by Bronwyn Mills
Back on the job was just fine, according to J., who had been out for a while with a nasty cold.
But his return was exquisitely, if accidentally, timed with the first morning of the invasion of the hunting ducks: Mallards with glinting green flanks moved in silently between the stacks, feral Muscovies circled above, sights poised for the perfect landing spot, white-feathered racers, a single black-billed Barrow’s goldeneye glided around the corner of “South America A – D”, a gang of ruddy Jamaican Bays in their summer plumage went on cigarette break in the bathrooms–a swarm of Fulvous Whistling Ducks took turns dive-bombing in the elevator shafts. All day long they swarmed the storeroom, second floor, third floor stacks, way up to the eighth floor storage and the mailroom, where they were then snatched up, crated up and shipped out.
As the weeks went on, J. did not seem to be bothered by this. Like car alarms, the steady ‘wak ‘wak, ‘wak ‘wak became customary after a while (—You get used to it, he said.) It was better than car alarms–rather comforting, in fact, and far better than the infuriating moans of the pigeons in the stairwells at home. Generally speaking, none of the other employees seemed to mind either, though Roget, the fellow in Acquisitions with a silver quill through his septum claimed that the noise made him queasy. It was Alice who pointed out that the real problem was not noise but hygiene and that these ducks could come barging in here with their blunderbusses and attack weapons all they want, but they still do you know what—
doo-doo?—what do you think I meant?—all over their regulation spats. Not to mention the slick spot right in front of the elevators. Soon, she argued, the customers were going to complain about the water sloshed all over the floors of the washrooms–if someone didn’t slip on the floor and seriously hurt themselves first.
Then Horace, the mail clerk, complained that he needed some help up there. Orders were piling up, he said, and boxing up the birds was not as easy as filling up an order for, say, the 1911 Encyclopædia Britannica.
What do you mean. ‘boxing up ducks’? What the hell are you doing up there? The Strand is a bookstore, not a slaughterhouse! Alice exploded, as if she, too, had not noticed what was really going on.
Well, I keep getting calls for our special ducks—you know, celebrate the holidays with a good book and Roast Stranded Duck!
Oh God. That meant we had to do something. After the day’s receipts had been tallied up, after Hernan the cleaning guy had swept the last aisle and, once more, wiped away the spots in front of the elevators, we convened. Roget begged and pleaded not to be included, but Alice gave him a withering glance and called him a Wuss! to his face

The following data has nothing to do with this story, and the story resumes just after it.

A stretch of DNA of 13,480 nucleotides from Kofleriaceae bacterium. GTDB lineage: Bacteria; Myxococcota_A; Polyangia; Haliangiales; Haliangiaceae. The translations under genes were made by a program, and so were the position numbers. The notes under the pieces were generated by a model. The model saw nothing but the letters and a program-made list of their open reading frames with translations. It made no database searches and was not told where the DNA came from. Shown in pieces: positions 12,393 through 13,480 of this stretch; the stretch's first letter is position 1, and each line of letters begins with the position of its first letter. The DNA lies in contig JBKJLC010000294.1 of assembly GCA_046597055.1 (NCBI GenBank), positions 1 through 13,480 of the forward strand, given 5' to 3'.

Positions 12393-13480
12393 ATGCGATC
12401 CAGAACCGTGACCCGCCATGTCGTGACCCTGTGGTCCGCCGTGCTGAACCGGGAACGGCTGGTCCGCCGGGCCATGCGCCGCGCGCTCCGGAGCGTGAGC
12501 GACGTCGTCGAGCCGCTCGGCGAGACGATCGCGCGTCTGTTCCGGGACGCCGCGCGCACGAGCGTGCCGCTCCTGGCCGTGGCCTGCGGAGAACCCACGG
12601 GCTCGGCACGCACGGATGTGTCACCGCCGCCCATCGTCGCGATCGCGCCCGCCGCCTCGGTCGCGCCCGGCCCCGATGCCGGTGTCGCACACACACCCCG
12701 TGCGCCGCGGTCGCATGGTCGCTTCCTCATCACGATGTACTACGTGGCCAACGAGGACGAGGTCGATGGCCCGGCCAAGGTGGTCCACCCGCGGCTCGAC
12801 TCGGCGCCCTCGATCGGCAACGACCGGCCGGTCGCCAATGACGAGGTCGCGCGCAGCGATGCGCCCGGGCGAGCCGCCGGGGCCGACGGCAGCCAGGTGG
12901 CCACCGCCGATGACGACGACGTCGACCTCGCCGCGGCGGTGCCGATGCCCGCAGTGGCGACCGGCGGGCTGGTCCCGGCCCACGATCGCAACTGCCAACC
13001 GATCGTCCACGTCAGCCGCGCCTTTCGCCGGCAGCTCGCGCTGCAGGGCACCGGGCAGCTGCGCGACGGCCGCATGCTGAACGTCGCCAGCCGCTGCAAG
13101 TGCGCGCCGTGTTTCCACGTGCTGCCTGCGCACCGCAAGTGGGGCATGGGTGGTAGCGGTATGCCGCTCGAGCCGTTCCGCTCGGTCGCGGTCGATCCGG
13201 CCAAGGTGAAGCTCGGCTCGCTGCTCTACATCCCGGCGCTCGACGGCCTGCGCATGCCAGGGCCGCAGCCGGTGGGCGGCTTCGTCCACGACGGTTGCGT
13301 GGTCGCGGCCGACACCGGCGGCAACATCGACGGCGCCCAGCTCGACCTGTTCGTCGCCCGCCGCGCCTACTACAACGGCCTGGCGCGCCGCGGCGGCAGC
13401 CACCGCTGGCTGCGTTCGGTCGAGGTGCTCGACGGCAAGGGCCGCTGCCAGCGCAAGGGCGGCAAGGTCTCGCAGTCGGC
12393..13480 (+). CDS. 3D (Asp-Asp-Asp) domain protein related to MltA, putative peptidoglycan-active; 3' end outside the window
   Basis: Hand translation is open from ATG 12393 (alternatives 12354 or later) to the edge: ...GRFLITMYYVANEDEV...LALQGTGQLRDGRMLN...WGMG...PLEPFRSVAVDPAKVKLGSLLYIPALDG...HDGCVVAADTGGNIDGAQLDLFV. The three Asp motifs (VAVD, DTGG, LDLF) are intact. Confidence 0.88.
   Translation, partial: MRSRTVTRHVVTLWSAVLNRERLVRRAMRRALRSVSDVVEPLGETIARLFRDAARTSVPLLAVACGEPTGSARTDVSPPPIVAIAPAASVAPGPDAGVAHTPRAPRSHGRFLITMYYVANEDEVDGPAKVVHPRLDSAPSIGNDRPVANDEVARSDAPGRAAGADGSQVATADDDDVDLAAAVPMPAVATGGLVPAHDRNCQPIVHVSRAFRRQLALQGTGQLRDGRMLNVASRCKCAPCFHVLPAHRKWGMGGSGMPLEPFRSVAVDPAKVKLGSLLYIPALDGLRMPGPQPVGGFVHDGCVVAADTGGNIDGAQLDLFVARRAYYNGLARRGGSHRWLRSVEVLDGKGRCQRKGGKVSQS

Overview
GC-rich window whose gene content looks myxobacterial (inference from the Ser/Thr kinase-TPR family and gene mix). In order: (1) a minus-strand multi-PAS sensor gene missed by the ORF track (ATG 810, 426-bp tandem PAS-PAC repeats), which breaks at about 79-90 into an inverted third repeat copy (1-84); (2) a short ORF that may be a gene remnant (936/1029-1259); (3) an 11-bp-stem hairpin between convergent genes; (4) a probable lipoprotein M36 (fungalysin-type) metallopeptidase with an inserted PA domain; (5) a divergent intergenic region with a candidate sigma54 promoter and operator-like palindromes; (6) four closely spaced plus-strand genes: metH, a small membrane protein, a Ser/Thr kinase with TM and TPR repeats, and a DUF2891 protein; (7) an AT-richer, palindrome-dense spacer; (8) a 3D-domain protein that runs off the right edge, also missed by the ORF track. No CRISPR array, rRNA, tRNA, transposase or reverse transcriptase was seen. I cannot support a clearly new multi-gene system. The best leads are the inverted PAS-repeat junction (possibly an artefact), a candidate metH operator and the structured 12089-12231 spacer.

which sent his quill a-quiver. Ready, Everyone? she said, handing out soft cotton surgical masks. She fitted hers over her mouth, hooked the strings over her ears and took the lead.
We marched over to the elevators where only one small greenish blob had landed in spite of Hernan, the cleaning man’s, Herculean efforts. Careful! warned Alice, sounding slightly muffled behind her mask. Ummm, we nodded. J. pushed the up button and we watched the lights over the two lifts—8, 9, 7, 6, 5, 4, 3, 2—It’s here, he said. We crowded in and after he pressed for 8 the doors slid shut with an odd wak! wak! One of ’em must be on top of the thing, Roget mumbled, looking pale as a whirrrrr and a flutter ensued. What do they do when we get to the top floor?
Oh, they wait till it goes down again and then fly up—up and down, dive, whirl, nosedive until someone pushes the button again. Then they hitch a ride and start all over, said Horace, who was not very happy about the group inspection that was about to begin.
Duck-ologist! said Gary, of Non-fiction, normally taciturn in the extreme. We reached 8 and the doors slid open, this time to a chorus of wak-wak-waks—Shall we give ’em a ride? he asked and without asking pressed the down button behind us. Off, presumably, they went. We, on the other hand, had to deal with the top floor. Horace leapt to meet us when we entered the mail room. He made no bones about wanting us out of there in a hurry and clearly was trying to steer us away from anything untoward.
Packaging here, he said, pointing to several stacks of cardboard boxes of different sizes, as yet unassembled. We tape em up here, take newspaper from there and fold them into the boxes, then we take the books—he gestured towards several piles—fold more newspaper around them, especially if they only go in mailers—you, know, one or two, and then we take them over here to where Rosie our new girl weights them, stamps em ‘books’ and then piles them in the cart to take to the Post Of—
Come on, Man, interrupted Roget. Show us the slaughterhouse.
We do not slaughter ducks. They would leave immediately if they thought we were here to off them, and that that‘s the only reason we put up with them. You asked, and he signaled us to follow him through a door to a room at the back. Inside was a long table at the end of which sat three elderly Muscovies, one oddly bespeckled with wire-rimmed glasses. A basket to one side of them contained what looked to be about a dozen to a dozen and a half eggs and, suspended above that, a makeshift heat lamp. For the most part, the room was scrupulously and uncharacteristically clean. Horace pushed his own horn rimmed glasses down his nose and stared at Roget. We cull. Or, rather, they cull. For every egg that hatches, one must go.
It is their way…